DUBAI port operator DP World has announced that construction on its Port de Futur will begin in Senegal by the end of 2018.
The project is intended to provide the country with a state-of-the-art integrated port, logistics hub and special economic zone, reports London's Global Construction Review.
It has also announced plans to develop the economy of Mali, the desert state to the east of Senegal. The decisions were taken following meeting between Ahmed Bin Sulayem, the chairman of the Dubai-based company, and President Macky Sall of Senegal and President Ibrahim Boubacar Keita of Mali.
DP World took over Dakar Port, with Senegal's only deepwater harbour and container terminal, in 2007. However, Dakar Port is located at the end of a peninsula, and so has nowhere to grow.
DP World's intends to build a terminal with an annual capacity of one million TEU at Bargny, on the south-eastern outskirts of Dakar, as well as a 6.5 square kilometres, US$800 million logistics hub and freetrade zone.
The zone will also be close to Blaise Diagne airport, which is still under construction, and connected to Dakar by a new rail link.
Altogether, the port schemes will have a capital cost of around $1.3 billion.
Port de Futur is competing with a number of other west African port projects for access to a hinterland of around 200 million people in 16 countries.
Mr Bin Sulayem told the press that Port de Futur and its associated developments would be "one of the most advanced and well organised free zones in Africa and globally, using the latest state-of-the-art equipment and technology".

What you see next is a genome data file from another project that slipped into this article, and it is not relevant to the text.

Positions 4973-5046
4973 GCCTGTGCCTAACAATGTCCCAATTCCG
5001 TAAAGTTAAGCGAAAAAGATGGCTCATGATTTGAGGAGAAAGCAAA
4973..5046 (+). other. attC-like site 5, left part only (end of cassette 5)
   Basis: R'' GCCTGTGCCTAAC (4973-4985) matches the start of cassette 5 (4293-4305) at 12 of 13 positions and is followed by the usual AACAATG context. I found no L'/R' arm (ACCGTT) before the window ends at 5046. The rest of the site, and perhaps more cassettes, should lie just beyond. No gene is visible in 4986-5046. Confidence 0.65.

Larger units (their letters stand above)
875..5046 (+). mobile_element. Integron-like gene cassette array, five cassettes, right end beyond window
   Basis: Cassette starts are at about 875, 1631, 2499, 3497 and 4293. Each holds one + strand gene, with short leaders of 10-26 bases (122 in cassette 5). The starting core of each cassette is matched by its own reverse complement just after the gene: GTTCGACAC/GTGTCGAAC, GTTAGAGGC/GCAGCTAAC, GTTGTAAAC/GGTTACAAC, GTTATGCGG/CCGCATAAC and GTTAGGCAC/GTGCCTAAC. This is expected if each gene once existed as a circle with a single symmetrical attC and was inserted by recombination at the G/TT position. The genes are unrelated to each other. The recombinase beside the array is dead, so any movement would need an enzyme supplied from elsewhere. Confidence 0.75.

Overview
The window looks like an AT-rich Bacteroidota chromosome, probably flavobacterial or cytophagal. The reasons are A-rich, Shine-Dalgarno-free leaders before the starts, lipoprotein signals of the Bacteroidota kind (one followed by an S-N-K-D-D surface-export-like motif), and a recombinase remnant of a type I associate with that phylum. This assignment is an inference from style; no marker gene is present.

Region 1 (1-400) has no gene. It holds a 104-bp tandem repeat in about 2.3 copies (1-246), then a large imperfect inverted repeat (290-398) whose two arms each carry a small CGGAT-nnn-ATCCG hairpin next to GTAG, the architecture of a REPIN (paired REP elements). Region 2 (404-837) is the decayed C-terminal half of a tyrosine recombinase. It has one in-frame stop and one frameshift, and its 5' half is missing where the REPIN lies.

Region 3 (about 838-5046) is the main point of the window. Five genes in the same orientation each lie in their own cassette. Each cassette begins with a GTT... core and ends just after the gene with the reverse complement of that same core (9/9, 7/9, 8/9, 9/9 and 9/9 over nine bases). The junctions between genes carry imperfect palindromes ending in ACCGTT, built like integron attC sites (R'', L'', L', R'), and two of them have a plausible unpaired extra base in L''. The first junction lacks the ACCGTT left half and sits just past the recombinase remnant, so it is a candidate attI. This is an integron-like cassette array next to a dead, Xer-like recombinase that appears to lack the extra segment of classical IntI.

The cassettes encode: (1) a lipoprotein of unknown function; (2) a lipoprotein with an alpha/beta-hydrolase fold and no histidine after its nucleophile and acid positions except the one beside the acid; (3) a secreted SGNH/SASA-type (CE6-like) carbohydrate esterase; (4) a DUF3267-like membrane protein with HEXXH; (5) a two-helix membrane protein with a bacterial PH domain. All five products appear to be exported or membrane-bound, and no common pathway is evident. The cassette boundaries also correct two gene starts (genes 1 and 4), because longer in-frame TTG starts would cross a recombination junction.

"The size of the region and its population reinforces the need for multi-modal transport, logistics and customs capabilities across borders, and as our business moves the world across 40 countries we have the know-how to help in that mission."
DP World is negotiating land allocations for the free-trade zone, and has promised to reveal its master plan for the redevelopment of the existing port in the coming months.
The chairman also visited Mali in his tour of west and north Africa. His company is hoping to put in place a programme of works to enable Mali to make use of Port de Futur. The plan includes a transportation and logistics strategy with the same electronic customs processes DP World developed for the port of Jebel Ali in Dubai.
He said: "Mali has a long history of trade in gold and agricultural products and though landlocked, has the opportunity to maximise use of its 1,800 kilometres of inland waterways such as the Niger River to connect local farmers and businesses to international markets.
"Our flagship Jebel Ali model in Dubai, connecting port, free-trade zone, customs processes and logistics supported by advanced digital systems and technologies, is a shining example that countries in Africa such as Mali can benefit from. President Keita welcomed our proposals and we look forward to building on our relationship further."